I frequently come to stop lights in which there is an all-way stop and a pedestrian signal. I always stop at such lights, but I'm wondering if I should then bike slowly across after determining that it is safe and I will not be interfering with any pedestrians who are crossing, or if I should wait until the light turns green just as I would were I driving a car.
Only cross if you are walking and pushing your bike. If you are riding, you are a vehicle and generally you are required to obey all traffic control devices in the same way any other vehicle operator is. There are exceptions, like the Idaho Yield laws, but generally you have to behave like a car.
The other thing to think about is that the more you behave like a vehicle, the more predictable you are, and the more predictable the behavior of other vehicle operators will be.
I'm pretty sure it's illegal. Of course, different areas might have different laws on the matter, but the guideline is "if you're riding your bike, you're a vehicle and should obey all the same rules". I suppose if you wanted to cross on the crosswalk, you could dismount, and walk your bike across, but I doubt that's worth the effort.
I don't pay attention to walk signals, but if I know the way a particular light's cycle works, I will indeed go through when it's red.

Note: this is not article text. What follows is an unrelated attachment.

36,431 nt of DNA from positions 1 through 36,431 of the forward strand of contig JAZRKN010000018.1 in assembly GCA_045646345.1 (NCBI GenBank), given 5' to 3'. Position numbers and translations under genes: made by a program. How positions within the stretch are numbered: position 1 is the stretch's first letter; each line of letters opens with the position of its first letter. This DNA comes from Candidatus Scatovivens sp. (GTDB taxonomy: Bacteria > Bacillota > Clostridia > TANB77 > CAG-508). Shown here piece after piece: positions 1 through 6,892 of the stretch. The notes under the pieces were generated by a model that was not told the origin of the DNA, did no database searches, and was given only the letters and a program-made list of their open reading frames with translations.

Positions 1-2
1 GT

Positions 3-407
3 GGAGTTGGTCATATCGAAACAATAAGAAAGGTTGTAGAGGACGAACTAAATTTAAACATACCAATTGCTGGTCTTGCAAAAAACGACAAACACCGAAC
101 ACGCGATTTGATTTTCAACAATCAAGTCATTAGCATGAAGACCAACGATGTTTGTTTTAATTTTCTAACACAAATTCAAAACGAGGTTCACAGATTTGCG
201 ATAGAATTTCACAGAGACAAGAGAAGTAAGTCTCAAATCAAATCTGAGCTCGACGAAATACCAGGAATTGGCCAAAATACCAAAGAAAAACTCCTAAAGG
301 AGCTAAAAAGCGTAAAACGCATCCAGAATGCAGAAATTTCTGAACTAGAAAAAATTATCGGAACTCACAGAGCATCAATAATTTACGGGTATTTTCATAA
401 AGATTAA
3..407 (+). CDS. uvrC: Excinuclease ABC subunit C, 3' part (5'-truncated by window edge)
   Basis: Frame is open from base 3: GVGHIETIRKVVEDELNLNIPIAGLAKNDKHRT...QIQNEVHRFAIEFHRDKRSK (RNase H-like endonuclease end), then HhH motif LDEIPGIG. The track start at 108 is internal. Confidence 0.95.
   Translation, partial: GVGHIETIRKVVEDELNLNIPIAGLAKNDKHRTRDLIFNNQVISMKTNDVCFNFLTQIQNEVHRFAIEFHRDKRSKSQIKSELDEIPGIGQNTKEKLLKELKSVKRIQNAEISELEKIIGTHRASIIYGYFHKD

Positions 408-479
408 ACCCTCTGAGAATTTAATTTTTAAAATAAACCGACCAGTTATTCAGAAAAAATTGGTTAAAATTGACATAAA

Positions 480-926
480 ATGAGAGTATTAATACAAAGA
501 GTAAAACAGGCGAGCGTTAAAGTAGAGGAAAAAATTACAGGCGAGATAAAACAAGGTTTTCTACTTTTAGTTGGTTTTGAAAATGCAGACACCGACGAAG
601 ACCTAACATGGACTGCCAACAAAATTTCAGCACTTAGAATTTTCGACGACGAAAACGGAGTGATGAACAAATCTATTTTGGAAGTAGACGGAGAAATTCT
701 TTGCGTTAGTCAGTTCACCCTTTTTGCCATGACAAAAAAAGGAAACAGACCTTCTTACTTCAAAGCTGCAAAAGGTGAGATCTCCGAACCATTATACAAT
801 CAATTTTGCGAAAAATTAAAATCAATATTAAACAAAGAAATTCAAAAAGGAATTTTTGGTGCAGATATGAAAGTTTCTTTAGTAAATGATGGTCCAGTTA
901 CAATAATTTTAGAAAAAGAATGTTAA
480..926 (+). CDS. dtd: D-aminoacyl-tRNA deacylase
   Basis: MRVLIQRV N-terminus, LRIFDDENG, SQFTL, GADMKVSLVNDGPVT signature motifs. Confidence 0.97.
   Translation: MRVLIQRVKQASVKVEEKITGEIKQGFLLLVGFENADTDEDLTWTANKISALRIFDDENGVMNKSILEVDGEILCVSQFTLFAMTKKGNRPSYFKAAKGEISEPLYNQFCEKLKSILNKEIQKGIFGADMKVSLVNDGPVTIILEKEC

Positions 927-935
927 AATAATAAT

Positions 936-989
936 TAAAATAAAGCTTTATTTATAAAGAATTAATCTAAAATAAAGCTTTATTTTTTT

In California we have a lot of protected left turns, where the folks turning left get a green arrow and the opposing straight-through traffic still has a red light. Protected lefts generally happen with two opposing left turn lanes simultaneously getting the arrow. Often, the turn lanes will empty before the green arrow goes away. If the turn lane across the intersection from you still has an arrow, but the lane itself is devoid of cars, then you can safely cross the intersection.
In order to reduce the ire from automobile drivers, I refrain from blatantly crossing red intersections, but instead use the above knowledge to get a head start on cars before the light changes so that I can be through the intersection before they start moving.
It is, as usual, advisable to learn your local regulations. For example, Washington state law explicitly allows cyclists to ride on sidewalks and in crosswalks, as long as they yield to pedestrians while doing so. In your given scenario, use due caution, motorists noticing a red light on the cross street may not expect someone in the crosswalk in front of them.